The crashing of cymbals, melody of the marimba and loud clang of drums mix with costumes, props and intense choreography to produce our school’s Winter Percussion.
Outside of marching season, there are many band-related activities, like Winter Percussion, Winter Guard, jazz band, pep band and concert band, that band members participate in; Winter Percussion’s season is in full-swing right now.
“It’s basically a marching band show without the wind players, so it’s just the percussionists,” junior Colin Short said. “Instead of performing on a football field, you perform on a tarp that’s the size of a basketball court.”
The ensemble is made up of both percussionists and wind players who learn percussion instruments, as the activity is open to anyone.
“The process to get in is not as much an audition as it is a rehearsal,” senior Myah Bales said. “You see where everyone fits in best and what everyone’s really good at. That’s how you’re placed because there’re no cuts or anything. We all get an audition packet, and a lot of wind players who want to be in it will go to other percussion players and ask them to teach them; I tried teaching a trumpet how to play bass drum.”
This year’s show is called “V is for Villain,” and each member of the ensemble plays a different famous villain.
“The show starts with a little girl who is dressed up like Dorothy from the Wizard of Oz; she represents innocence,” Short said. “There are these weird creatures around her, so she’s confused, scared and trying to get away from them. Every person in the ensemble is a different character, playing these villains, so I am Beetlejuice. The snare drummer right next to me is the Joker. Everyone is their own character, which is really fun. So that’s the feel all throughout the opener and part two, then half-way through part three, Dorothy turns into a villain herself. You can interpret it in different ways, like the people you surround yourself with will influence you.”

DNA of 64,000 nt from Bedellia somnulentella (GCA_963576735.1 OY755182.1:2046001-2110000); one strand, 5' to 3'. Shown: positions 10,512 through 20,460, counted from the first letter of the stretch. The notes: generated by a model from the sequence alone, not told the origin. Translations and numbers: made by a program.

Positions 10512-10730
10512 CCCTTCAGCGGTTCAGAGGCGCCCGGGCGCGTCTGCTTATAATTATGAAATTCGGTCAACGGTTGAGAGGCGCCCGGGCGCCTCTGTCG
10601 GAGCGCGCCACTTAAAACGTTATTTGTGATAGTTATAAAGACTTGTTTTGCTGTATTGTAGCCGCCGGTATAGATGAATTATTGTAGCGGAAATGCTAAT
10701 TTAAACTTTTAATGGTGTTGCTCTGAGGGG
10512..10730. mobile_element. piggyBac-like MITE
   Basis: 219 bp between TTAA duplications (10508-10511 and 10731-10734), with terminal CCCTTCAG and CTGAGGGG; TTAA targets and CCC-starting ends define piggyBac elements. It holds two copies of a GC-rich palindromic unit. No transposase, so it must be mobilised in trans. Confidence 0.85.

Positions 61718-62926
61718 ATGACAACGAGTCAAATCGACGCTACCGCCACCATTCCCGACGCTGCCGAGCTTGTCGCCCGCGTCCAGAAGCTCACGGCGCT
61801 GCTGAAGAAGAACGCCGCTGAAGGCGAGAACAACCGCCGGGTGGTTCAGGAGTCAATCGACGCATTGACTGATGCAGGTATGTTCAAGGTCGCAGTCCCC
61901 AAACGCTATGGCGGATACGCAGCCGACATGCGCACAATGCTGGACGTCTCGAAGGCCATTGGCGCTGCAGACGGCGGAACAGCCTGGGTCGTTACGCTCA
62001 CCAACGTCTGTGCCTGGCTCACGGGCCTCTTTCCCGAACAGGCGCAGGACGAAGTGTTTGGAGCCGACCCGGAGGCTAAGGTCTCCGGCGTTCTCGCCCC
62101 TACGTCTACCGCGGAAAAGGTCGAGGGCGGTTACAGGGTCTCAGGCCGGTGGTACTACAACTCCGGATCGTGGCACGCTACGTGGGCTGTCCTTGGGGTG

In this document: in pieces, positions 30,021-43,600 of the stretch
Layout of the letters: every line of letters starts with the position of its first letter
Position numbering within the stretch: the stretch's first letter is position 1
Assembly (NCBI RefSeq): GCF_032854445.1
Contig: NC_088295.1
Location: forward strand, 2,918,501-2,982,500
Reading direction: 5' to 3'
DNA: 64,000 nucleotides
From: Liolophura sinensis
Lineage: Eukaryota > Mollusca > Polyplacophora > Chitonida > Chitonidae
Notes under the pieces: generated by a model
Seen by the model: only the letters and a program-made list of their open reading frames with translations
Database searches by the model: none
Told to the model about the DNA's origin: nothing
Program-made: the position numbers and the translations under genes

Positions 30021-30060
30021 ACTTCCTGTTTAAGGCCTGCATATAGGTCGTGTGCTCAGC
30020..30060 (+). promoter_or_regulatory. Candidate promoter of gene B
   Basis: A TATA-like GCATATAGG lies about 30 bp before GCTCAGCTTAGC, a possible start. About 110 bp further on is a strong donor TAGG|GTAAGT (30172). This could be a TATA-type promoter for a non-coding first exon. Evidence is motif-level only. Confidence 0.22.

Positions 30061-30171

With a focus on music, this season has placed the group high in competition.
“This season’s gone very well so far,” freshman Andrew Jones said. “Our first competition, we got fourth, but we didn’t have a lot of show out then or any visual effects yet. The past couple of times we placed second to Zionsville, but our visual has gone up a lot. Our goal is to do the best we can and worry about music. The visual and everything will come later. So we just want to put our heart into it.”
Winter Percussion is judged on facial expressions and emotion at contests.
“While you’re performing, you’re supposed to find the judges and audience and look at them, which is really exhilarating,” Bales said. “They are right there because it’s in the gym as opposed to marching band when they’re way up in the stands and you can really make a connection. I’ve looked at one person the entire show and connected with them.”
The Winter Percussion is a tight-knit group of students with a passion for percussion.
“I love to play drums, and I really have a passion for it,” Bales said. “All my friends are in it, and it’s like a family. If you ever have any problems, you can go to anyone in the percussion ensemble and they’ll be there for you, and I know a lot of people feel that way.”
Tomorrow, the Winter Percussion will compete in Sate Prelims at Avon High School.